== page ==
Sunday, February 5, 2012

Amityville 2: the Possession (1982) review


James Olson (Father Adamsky), Jack Magner (Sonny Montelli), Rutanya Alda (Dolores Montelli), Burt Young (Anthony Montelli), Diane Franklin (Patricia Montelli), Andrew Prine (Father Tom), Moses Gunn (Det. Turner), Leonardo Cimino (Monsignor)

Directed by Damiano Damiani

The Short Version: Director Damiani, famous for directing mostly political thrillers and crime dramas branches out into the horror realm with this slick, but sleazy sequel to the blockbuster original. The script presents some interesting angles with which to play around with, but the finished product prefers to go out of its way to deliver what amounts to a polished exploitation film. The end result is ripe with domestic violence, incest, flying furniture and demonic possession culminating in an over the top, skin-shredding denouement.

The Montelli family move into their new home only to quickly discover something has moved in with them and it doesn't want them there. A demonic force living within the house possesses the eldest son forcing him to commit murder and only a priest can save the boy and his soul.

This rude, crude and wholesomely tasteless sequel to the 1979 smash hit SINsation THE AMITYVILLE HORROR is still the best sequel out of the entire series. This second chapter is actually a prequel detailing the actions that occurred in the house before the Lutz family moved in. While essentially the exact same thing happens, this Dino De Laurentiis production ramps up the violence and sleazy spectacle in true sequel fashion. It also wastes no time getting down to business. It's only twenty five minutes into the film and a priest is already on the grounds with the intent of blessing the house which is bringing out some alarmingly dangerous behavior from its occupants.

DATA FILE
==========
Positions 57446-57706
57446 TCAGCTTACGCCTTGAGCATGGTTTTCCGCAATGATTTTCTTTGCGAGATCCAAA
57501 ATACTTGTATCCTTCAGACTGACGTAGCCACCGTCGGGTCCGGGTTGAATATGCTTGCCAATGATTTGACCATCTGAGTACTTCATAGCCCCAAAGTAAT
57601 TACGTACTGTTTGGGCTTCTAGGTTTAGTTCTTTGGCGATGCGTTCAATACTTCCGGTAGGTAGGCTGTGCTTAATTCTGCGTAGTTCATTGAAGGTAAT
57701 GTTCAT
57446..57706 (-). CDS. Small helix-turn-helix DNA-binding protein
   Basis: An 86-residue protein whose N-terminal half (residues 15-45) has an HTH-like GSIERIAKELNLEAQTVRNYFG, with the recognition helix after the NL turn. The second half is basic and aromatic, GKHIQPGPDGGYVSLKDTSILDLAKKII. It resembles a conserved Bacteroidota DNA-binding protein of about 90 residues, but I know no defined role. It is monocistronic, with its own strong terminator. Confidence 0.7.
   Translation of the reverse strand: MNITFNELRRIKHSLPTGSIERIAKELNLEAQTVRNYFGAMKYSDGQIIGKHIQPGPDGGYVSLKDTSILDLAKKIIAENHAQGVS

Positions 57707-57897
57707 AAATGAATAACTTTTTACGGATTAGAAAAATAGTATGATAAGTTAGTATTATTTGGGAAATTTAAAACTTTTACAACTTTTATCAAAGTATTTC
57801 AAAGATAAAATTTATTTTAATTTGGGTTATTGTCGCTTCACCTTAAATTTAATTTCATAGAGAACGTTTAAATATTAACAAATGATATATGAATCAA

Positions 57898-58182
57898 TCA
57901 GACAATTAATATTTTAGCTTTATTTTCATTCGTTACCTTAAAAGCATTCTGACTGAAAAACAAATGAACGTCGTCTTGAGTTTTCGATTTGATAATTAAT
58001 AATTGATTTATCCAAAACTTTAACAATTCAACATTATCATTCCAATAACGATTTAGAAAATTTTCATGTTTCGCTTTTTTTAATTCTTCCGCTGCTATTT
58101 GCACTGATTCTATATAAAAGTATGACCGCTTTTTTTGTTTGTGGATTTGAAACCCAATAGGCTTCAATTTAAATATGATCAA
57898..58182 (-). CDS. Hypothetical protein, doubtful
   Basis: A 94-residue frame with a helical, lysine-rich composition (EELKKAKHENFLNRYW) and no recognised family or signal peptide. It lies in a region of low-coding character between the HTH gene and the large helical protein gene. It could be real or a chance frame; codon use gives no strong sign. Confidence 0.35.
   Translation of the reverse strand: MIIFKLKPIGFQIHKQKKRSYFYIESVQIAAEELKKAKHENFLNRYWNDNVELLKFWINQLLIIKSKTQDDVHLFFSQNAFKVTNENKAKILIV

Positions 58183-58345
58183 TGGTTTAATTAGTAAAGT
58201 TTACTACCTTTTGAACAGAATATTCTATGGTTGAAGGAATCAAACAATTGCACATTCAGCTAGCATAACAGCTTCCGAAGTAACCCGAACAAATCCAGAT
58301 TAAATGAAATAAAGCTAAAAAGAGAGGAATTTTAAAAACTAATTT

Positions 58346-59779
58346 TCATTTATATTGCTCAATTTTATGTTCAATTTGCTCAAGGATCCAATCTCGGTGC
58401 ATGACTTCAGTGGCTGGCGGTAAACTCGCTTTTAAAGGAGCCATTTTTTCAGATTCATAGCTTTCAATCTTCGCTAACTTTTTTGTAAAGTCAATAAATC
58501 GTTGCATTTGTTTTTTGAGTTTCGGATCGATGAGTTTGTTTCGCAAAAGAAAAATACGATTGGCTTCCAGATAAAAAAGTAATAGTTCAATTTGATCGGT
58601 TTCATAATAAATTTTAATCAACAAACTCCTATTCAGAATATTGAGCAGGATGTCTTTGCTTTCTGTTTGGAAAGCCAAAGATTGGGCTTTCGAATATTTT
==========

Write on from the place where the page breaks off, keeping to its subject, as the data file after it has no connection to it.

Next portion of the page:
Almost from the beginning, we get the feeling that this family is bringing along some serious and emotionally dysfunctional baggage. While this is basically a high profile exploitation movie, it also deals with some very real familial problems and social issues including child abuse, domestic violence and taboo subjects such as incest. Piled high on top of that is every devilish trick in the book from flying furniture to blood coming from the most unlikely of places to demonic possession. The first half of the movie consists of the build up to the family massacre while the last half veers off into EXORCIST territory as Father Adamsky (James Olson) fights to save the soul of a boy possessed by a particularly nasty demonic entity.

The origin of the demon that takes over Sonny's (Jack Magner) body isn't actually revealed, but clues are laid down that hint towards a disturbed spirit from an ancient burial ground formerly of the location where the house currently sits. The evil spirit is first "seen" from the point of view of Franco Di Giacomo's delirious cinematography as a watchful, probing force that toys with the family at first. There are knocks at the door at all hours of the night, painting obscene pictures on the walls, furniture flying around and windows opening and closing on their own. The ensuing (and supposedly demon stirred) domestic violence is disturbing, but the Montelli's have already shown themselves to be built around a fractured foundation. This brittle family unit is violently turned against each other culminating in the eldest sons gradual possession leading to a grotesquely cruel sequence wherein the entire family is systematically executed via shotgun.